3.2 This money will pay for the upkeep of
the buildings that meetings take place in or the rental of suitable
accommodation; it will pay for the purchase of equipmentranging
from craft items for the younger members to tentage and camping
equipment for the older members. A typical tent that a Patrol
of Scouts would use on a week long camp now costs over £450;
a specialist tent used when on hiking expeditions costs over £250.
Scout Groups also pay the cost of training for each adult leader.
This training, which is compulsory, consists of three courses
lasting over five week ends spread out over a period of time,
together with project work in-between. The total cost of these
courses, which are all run by volunteers, is £140.
Groups, therefore, already financially support, to a considerable
extent, their adult leaders, who give a huge amount of time and,
in many instances, their own money, to Scouting.
3.3 In paragraph 3.1 we referred to the
individual subscriptions paid to belong to the Scout Group. Apart
from any grants that are received from local government, Scout
districts, counties and headquarters raise most of their money
by a levy on each member in the Scout Group. For 2001, the Headquarters
levy (or the membership fee as it is called) is £15, the
County levy is £3.50 and the average district levy is £1.50.
Therefore, the first £20 paid in subscriptions each year
by individual members goes to meet these fees before any money
comes to the Scout Group to pay for the running or other costs
mentioned in paragraph 3.1 above. The Government's proposals will
increase these costs by almost £3 per person, a 15 per cent
3.4 In Surrey, the County does not receive
any money from local government towards general running costs.
In the current year, it received a total or just over £22,000
towards eight specific projects. This should be seen against a
background of general fund income of £173,000 and expenditure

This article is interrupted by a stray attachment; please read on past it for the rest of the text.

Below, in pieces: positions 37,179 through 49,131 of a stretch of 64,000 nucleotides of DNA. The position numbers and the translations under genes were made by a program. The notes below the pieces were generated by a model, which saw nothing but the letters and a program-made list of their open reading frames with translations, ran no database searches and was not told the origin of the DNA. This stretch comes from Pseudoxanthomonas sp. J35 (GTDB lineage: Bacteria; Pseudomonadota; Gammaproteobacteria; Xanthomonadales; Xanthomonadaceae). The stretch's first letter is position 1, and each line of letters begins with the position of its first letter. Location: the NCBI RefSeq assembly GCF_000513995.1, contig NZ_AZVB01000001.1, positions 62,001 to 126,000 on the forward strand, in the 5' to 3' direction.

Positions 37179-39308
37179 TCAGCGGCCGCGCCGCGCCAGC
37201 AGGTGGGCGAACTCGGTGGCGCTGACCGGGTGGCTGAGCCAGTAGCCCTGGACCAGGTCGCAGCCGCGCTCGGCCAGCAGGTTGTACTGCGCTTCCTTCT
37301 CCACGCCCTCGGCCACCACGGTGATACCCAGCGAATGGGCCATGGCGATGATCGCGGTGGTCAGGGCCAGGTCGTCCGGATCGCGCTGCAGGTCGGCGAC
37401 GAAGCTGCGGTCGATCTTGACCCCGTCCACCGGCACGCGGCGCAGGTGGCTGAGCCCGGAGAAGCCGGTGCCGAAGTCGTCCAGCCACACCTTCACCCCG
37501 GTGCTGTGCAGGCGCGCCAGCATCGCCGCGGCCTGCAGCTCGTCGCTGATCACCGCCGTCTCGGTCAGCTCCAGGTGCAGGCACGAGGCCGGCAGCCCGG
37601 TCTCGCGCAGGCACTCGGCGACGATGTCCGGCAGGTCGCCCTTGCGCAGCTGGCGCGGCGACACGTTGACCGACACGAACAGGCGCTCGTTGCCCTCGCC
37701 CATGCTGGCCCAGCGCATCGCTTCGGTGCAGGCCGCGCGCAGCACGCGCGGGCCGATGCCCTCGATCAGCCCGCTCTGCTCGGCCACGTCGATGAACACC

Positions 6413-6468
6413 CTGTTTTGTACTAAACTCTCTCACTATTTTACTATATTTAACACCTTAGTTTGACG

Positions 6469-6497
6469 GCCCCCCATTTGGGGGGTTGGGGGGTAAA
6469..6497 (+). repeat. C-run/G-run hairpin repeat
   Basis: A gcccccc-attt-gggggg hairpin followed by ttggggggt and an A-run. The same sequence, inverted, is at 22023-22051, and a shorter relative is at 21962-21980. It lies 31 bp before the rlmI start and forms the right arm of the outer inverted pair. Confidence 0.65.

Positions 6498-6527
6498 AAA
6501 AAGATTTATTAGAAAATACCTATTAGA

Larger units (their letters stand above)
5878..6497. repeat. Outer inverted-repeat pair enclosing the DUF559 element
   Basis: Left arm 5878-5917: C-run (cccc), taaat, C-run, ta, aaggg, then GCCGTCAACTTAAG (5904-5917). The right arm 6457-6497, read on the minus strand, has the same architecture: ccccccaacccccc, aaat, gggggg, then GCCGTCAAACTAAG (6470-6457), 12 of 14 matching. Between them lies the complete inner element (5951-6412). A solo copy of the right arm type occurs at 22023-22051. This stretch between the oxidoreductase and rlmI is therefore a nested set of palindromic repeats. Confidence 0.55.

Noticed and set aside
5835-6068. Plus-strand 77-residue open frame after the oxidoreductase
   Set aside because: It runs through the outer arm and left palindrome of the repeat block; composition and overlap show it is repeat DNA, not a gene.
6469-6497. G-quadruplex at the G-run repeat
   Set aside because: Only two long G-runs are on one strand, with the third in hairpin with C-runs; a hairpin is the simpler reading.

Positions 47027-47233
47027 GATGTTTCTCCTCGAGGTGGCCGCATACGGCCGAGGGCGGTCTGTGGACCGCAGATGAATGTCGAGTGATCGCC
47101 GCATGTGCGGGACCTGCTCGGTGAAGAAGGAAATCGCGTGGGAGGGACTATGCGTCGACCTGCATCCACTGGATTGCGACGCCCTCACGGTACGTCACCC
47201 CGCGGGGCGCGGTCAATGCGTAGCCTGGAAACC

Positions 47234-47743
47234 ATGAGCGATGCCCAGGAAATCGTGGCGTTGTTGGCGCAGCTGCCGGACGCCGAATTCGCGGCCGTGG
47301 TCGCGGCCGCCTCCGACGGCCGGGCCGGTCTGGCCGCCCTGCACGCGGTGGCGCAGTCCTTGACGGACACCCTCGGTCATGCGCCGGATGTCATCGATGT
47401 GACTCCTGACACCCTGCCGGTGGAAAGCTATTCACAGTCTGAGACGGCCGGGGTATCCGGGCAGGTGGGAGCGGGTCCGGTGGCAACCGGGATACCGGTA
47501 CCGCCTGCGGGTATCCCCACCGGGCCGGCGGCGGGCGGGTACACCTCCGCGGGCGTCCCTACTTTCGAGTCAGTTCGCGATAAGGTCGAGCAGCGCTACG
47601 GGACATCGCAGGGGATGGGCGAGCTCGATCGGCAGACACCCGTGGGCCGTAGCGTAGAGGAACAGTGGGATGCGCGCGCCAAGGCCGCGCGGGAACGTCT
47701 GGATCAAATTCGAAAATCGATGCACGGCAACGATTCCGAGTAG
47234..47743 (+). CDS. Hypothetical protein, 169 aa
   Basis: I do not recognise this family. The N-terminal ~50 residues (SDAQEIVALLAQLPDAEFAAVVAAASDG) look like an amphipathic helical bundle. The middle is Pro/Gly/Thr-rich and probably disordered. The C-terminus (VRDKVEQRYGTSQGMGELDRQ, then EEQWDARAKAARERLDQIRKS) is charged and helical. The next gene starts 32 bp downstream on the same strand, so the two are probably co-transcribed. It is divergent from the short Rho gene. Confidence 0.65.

of £152,000 for the last financial year.
4.1 We all have a duty to protect our young
people from harm and from coming into contact with undesirable
people. The Scout Association already has a method of checking
whether adult volunteers should be allowed to work with young
people, though it is not 100 per cent foolproof. The Government's
proposals, though also not 100 per cent foolproof, are to be welcomed.
4.2 Parents expect that organisations, such
as the Scout Association, are properly organised. They can safely
entrust the care of their children to the trained adult leaders.
Part of that expectation currently is that appropriate checks
on the background of the adults have been carried out. Not to
take advantage of the proposals put forward by government would,
we submit, be considered to be negligence by the parents of any
young person who was subsequently abused.
4.3 The proposals as currently put forward
by Government, on the current level of checking and pricing, would
cost Scouting in Surrey at least an additional £35,000 per
year. This is an additional £35,000 that would have to be
raised by jumble sales, dances, car washes etc. Alternatively,
it would be an additional £3 per year on individual membership
subscriptions which already average £55 per person per year.
4.4 This, we believe, is an unacceptable
charge to ask either parents of children belonging to the organisation
or the volunteer themselves to pay. Government promotes and encourages
people to volunteer their time and talents. It should support
that view by providing this checking service free of charge to
4.5 We would suggest two possible ways forward
That organisations that are registered
charities should be exempt from this charge,
That organisations that are registered
charities should be able to apply for grant aid to cover the costs.
The first option would be the ideal way forward
and would not impose the expense of establishing grant aid mechanisms,
setting aside funds and providing staff to deal with grant aid
|Dereck Pollard||Steve Hall
5 January 2001
Source: Surrey County Scout Council Census: January 2000. Back
3459 Beaver Souts and 4678 Cub Scounts; Surrey County Scout Council
Census 2000. Back
Scout Shops catalogue. Back
Surrey County Scout Council's web site www.surrey-scouts.org.uk. Back
Surrey County Scout Council's Financial Statement for year ending